Japan’s Supreme Court Upholds Law that Transgenders MUST be Sterilized

Takakito Usui.

Right before Sir Walter Raleigh had his head lopped off, he asked the axe-man to see the blade of the very weapon that was about to end his life. Reportedly, he had as his last words, “This is a sharp Medicine, but it is a Physician for all Diseases.”

Japan’s Takakito Usui probably doesn’t see what’s funny in Sir Walter’s typically understated British humor, but he better get use to it.

You see, Usui has taken advantage of the Japanese government’s largesse in heavily subsidizing his/her/whatever’s sex change operation, but Usui’s still not too fond of the prerequisite that sterilization is definitely on the to-do list.

As repoted by CNSNews.com;

Japan’s Supreme Court ruled to uphold existing law that transgender persons who want their gender legally changed on official documents must be sterilized in order to prevent “problems” in parent-child relationships and protect society from “confusion” and “abrupt changes.”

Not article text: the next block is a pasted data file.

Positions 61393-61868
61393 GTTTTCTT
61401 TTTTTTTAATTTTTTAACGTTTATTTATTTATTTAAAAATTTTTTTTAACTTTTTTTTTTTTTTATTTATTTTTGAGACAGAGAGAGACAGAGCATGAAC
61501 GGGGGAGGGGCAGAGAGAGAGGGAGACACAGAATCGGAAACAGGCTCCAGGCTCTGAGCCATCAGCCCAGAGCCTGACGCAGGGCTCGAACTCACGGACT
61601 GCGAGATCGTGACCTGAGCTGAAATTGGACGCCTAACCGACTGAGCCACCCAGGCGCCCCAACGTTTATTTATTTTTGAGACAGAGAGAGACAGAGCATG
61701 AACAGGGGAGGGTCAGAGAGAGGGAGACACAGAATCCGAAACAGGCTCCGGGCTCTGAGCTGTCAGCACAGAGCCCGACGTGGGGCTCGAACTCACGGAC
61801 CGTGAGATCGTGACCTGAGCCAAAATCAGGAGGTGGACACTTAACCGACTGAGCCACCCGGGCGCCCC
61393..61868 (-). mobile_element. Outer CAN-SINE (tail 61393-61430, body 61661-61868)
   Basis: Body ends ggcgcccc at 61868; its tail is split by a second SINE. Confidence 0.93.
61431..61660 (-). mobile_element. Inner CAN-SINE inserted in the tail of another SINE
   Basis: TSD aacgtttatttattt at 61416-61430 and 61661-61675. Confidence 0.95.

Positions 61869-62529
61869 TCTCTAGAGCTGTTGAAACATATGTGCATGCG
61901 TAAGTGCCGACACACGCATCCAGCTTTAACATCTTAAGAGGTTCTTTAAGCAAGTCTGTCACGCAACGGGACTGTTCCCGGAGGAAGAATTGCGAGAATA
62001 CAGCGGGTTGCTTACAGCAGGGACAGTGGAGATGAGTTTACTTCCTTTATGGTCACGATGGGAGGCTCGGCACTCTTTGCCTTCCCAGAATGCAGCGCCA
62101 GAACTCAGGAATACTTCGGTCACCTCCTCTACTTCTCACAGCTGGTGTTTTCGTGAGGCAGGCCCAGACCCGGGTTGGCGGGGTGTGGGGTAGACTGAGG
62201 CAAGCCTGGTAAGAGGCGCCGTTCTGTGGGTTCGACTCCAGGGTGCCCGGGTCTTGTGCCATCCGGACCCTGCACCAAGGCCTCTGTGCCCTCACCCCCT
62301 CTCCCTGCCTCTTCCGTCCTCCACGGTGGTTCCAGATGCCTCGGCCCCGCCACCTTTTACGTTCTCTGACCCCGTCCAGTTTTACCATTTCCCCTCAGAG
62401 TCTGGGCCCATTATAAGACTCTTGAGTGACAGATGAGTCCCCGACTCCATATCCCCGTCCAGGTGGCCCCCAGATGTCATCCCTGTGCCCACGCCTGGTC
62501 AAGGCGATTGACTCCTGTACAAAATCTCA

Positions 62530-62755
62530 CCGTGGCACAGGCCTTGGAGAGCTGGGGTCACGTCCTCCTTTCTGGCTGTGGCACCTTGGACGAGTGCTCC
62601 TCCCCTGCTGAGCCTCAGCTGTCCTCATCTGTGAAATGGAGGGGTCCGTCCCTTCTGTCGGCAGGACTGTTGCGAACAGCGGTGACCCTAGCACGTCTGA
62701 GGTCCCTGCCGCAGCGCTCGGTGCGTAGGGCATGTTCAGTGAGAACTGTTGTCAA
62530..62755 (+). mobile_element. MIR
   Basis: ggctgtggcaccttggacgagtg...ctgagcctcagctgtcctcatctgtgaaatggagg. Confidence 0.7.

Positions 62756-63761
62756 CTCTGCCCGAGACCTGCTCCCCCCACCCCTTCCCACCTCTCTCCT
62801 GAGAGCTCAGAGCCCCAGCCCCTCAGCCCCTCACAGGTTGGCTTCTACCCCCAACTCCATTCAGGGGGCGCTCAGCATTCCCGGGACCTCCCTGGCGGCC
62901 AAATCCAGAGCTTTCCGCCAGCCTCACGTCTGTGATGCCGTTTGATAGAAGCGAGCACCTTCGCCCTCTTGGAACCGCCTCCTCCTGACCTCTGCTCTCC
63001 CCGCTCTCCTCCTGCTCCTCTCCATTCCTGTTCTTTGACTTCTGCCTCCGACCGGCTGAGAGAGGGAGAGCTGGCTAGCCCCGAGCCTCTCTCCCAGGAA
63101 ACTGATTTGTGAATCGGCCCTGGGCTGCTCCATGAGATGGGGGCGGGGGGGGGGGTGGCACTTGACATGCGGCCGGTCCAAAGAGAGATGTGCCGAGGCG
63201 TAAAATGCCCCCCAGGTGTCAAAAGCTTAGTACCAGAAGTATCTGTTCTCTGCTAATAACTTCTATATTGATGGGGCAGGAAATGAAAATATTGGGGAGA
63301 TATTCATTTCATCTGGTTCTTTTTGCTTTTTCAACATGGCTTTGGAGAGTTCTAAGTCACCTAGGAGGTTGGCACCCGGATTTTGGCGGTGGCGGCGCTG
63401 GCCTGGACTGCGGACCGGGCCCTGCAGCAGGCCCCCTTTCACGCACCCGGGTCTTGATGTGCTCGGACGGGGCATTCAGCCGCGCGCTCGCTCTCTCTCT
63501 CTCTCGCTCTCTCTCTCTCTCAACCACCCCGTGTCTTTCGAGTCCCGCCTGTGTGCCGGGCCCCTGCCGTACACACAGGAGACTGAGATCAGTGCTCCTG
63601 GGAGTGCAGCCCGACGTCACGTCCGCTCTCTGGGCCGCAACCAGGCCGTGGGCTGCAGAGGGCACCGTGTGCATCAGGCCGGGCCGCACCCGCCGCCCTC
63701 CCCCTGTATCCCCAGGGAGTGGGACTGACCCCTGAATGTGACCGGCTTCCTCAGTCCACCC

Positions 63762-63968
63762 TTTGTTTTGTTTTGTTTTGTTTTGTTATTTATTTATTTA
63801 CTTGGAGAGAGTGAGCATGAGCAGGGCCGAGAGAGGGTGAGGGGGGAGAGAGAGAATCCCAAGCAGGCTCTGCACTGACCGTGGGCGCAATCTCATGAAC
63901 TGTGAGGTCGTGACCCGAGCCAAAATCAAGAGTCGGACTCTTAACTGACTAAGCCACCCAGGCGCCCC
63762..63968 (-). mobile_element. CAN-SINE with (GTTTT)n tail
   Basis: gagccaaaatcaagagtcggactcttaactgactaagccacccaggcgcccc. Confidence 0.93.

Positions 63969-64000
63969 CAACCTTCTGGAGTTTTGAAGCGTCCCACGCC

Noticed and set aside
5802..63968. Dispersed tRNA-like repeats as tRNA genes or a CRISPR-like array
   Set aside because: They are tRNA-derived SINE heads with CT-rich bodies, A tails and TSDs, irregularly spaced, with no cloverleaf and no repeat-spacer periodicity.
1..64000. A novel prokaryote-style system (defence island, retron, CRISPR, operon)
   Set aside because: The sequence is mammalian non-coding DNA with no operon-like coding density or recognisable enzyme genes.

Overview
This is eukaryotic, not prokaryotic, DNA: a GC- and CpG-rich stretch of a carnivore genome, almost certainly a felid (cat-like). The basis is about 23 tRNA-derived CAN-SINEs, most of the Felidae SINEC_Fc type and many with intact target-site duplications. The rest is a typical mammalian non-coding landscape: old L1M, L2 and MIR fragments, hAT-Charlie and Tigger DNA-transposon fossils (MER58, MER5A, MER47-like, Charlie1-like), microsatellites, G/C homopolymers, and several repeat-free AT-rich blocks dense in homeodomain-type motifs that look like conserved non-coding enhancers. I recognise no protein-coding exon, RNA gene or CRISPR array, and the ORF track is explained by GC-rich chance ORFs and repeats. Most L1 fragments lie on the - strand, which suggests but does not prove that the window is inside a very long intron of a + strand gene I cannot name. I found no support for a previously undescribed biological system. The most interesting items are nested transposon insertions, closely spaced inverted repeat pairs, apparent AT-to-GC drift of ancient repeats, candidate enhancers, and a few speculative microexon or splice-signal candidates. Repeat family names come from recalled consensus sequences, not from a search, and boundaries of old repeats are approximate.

As SBS News reported, Law 111, enacted in 2004, stipulates that “any individual wishing to change their documents” must have “no reproductive glands” or at least have “reproductive glands that have permanently lost function,” i.e., no testes or ovaries.

The law also “requires the person to have ‘a body which appears to have parts that resemble the genital organs of those of the opposite gender,'” reported SBS.

The challenge to Law 111 was brought by Takakito Usui, a transgender man — a female impersonating a male — who wants his documents to legally identify him as male.

Sex-change surgery is subsidized through public insurance in Japan; patients must pay up to 30 percent of the costs, according to Japan Times.